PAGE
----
What do you think? Leave a respectful comment.

The video for this story is not available, but you can still read the transcript below.
No image

GM CEO Defends Auto Industry’s Bid for Government Aid

Auto industry executives testified before Congress Wednesday, asking lawmakers to provide aid to the struggling companies and responding to criticisms of poor management. General Motors' CEO Rick Wagoner discusses the industry's crisis and his company's case for government help.

Read the Full Transcript

  • GWEN IFILL:

    Now, should Washington throw automakers a lifeline? That was the question on Capitol Hill for a second straight day, as the chiefs of the big three returned to make their case.

    NewsHour congressional correspondent Kwame Holman begins our coverage.

  • KWAME HOLMAN:

    The CEOs of General Motors, Ford, and Chrysler told the House Financial Services Committee that they were victims of the credit crisis, the summer's high oil prices, and the worsening economy.

    Alan Mulally of Ford.

  • ALAN MULALLY, CEO, Ford Motor Company:

    We have taken decisive action to deal with the current new crisis. We have reduced production to match the dramatically lower demand. We have further reduced employment, and we have eliminated all raises and bonuses for 2009.

    We took these measures while protecting the new vehicles that will secure our future.

    Now, we believe we must join our competitors in asking for your support to gain access to an industry bridge loan that will help us navigate through this difficult economic crisis.

  • KWAME HOLMAN:

    That bridge loan would be $25 billion from the federal government. But many in Congress say the crisis in the U.S. auto industry largely is of its own making: a failure to innovate; an over-reliance on low-mileage SUVs and light trucks, sales of which now have cratered; and the heavy costs of the pensions and benefits of workers have the three companies burning through billions.

    Some in and out of Congress have suggested the domestic carmakers should be allowed to fail and go into bankruptcy.

    Robert Nardelli of Chrysler, which was taken into private hands last year.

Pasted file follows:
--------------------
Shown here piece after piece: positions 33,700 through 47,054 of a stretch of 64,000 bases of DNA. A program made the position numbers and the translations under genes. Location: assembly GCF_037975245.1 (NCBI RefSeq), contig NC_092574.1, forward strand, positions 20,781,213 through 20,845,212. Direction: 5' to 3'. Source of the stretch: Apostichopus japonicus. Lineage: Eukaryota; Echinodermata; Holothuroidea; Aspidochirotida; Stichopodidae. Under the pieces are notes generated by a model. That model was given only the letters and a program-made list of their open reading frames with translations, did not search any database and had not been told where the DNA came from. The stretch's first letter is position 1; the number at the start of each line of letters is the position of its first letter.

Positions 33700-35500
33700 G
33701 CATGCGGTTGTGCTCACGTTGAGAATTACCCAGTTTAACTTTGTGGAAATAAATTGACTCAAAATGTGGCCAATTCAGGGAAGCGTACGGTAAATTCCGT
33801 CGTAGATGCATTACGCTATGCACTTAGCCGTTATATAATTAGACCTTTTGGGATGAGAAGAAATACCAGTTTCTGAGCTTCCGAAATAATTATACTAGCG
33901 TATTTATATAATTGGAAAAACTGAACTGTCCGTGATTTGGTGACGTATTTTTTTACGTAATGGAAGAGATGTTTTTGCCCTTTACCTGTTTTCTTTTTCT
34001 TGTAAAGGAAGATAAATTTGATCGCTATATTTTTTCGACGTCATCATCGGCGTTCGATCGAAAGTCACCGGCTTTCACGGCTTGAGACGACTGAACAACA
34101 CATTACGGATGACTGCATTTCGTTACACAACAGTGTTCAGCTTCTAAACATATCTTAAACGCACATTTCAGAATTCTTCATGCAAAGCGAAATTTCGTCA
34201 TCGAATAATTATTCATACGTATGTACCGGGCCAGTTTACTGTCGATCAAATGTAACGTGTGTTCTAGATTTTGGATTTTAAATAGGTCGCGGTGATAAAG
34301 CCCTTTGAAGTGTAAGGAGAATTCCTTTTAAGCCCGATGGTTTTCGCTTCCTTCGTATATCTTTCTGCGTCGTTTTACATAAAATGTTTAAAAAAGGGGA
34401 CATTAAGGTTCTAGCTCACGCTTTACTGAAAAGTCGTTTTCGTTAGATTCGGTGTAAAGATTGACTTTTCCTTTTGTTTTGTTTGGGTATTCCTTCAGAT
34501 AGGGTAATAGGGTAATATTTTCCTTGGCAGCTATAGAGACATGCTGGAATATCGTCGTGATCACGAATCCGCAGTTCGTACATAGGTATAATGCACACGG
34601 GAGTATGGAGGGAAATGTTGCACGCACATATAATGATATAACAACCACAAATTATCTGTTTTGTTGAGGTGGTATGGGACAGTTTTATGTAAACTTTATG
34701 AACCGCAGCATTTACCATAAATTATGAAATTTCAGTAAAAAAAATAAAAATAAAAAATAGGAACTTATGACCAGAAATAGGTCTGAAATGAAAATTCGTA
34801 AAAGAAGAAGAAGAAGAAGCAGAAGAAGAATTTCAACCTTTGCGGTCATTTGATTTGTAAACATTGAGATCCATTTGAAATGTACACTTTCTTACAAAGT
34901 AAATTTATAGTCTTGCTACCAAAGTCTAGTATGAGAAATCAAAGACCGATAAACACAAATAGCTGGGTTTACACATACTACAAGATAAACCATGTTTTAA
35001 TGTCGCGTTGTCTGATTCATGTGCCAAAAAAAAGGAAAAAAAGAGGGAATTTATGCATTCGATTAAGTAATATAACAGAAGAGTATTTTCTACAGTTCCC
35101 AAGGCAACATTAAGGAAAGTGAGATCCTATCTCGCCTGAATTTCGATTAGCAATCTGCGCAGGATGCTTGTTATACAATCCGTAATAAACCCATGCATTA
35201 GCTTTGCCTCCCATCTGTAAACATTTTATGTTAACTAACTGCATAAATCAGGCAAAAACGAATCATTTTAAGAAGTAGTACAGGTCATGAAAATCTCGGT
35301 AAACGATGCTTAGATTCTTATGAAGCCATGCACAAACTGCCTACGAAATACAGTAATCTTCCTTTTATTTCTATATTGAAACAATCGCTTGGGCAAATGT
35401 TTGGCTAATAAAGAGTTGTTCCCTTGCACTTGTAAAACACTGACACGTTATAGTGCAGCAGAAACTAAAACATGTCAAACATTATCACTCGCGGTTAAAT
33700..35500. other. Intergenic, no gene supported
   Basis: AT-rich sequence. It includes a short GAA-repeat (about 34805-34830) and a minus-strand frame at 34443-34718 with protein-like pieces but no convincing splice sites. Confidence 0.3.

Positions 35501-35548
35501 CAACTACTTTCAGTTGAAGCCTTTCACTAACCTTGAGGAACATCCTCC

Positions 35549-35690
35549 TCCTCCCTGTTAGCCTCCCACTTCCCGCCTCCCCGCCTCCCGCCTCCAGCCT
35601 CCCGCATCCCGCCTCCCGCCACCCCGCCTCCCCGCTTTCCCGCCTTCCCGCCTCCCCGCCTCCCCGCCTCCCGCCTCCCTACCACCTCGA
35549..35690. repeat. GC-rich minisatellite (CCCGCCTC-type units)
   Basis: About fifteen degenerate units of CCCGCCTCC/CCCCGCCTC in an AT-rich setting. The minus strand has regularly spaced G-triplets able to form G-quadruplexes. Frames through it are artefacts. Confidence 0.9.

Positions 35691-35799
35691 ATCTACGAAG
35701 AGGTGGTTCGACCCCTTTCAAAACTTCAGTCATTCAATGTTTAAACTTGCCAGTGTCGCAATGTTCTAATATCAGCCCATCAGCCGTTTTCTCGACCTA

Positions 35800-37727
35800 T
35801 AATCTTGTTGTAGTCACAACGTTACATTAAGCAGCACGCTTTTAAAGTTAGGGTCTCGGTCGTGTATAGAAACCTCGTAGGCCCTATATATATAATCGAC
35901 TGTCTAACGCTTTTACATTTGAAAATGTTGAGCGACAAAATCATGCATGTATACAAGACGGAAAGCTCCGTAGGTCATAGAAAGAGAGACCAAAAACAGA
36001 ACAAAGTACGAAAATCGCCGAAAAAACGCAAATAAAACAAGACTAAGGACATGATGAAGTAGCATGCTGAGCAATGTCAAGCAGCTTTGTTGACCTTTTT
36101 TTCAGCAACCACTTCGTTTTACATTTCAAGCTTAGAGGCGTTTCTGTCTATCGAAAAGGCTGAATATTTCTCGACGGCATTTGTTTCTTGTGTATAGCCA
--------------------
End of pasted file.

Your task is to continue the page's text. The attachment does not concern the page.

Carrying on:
• ROBERT NARDELLI, CEO, Chrysler:

    Independent research firms have quantified the fallout of a domestic automaker bankruptcy to the overall economy, and the impact would be devastating.

    REP. JOHN CAMPBELL (R), California: Gentlemen, before I lost my mind and went into politics, I spent 25 years in the retail car business, most of that time as a dealer principal and dealer owner.

  • KWAME HOLMAN:

    California Republican John Campbell brought some of his own automotive experience to the hearing and asked how the automakers would change in the future if given a bridge loan.

    REP. JOHN CAMPBELL What are you going to do differently than was your plan to change the other side of that bridge?

  • ALAN MULALLY:

    In the automobile business, it's just so important that we are making the vehicles that people really do want and they really do value, most important thing.

    And with the fuel prices moving up and the awareness about energy security, energy independence, sustainability, the consumer has moved up fuel economy right up there next to the top on their purchase decision.

  • KWAME HOLMAN:

    United Auto Workers Union President Ron Gettelfinger was asked whether his members, who agreed to wage and benefit concessions last year, would make more.

  • RON GETTELFINGER, United Auto Workers President:

    We have those negotiations ongoing all the time. And I might add also that the UAW can't be the low-hanging fruit, the men and women, the only ones at the table.

    And so, while we're at the table, we would respectfully request that others come in to the party and sacrifice as well, because we certainly believe that the men and women, both active and retired, have sacrificed, sir.

  • KWAME HOLMAN:

    While several members from Rust Belt states were supportive of the plan, others questioned the CEOs' commitment to substantial reform. New York Democrat Gary Ackerman noted the auto CEOs came to Washington on private jets.

    REP. GARY ACKERMAN (D), New York: There's a delicious irony in seeing private luxury jets flying in to Washington, D.C., and people coming off of them with tin cups in their hands, saying that they're going to be trimming down and streamlining their businesses. It's almost like seeing a guy show up at the soup kitchen in high hat and tuxedo.

  • KWAME HOLMAN:

    Texas Republican Randy Neugebauer said the companies should fend for themselves in the marketplace without help from the cash-strapped federal government.

    REP. RANDY NEUGEBAUER (R), Texas: Where does this stop? And why should we give you money, quite honestly, we don't have?

  • ROBERT NARDELLI:

    This isn't about losing a company. This is about losing an industry, an industry that has an overarching effect on literally thousands of small businesses, to your point — we call them dealers — literally thousands of suppliers, for example, the tanning company that provides the leather for our cars.

    So I think this isn't about just a single company and making a decision to let it go down.

  • KWAME HOLMAN:

    With time running out in this pre-Thanksgiving congressional session, hopes were dim for action on helping the automakers this year.

  • GWEN IFILL:

    And now to our Newsmaker interview with General Motors' CEO Rick Wagoner. He sat down with Judy Woodruff at G.M.'s Washington office earlier today.

The Latest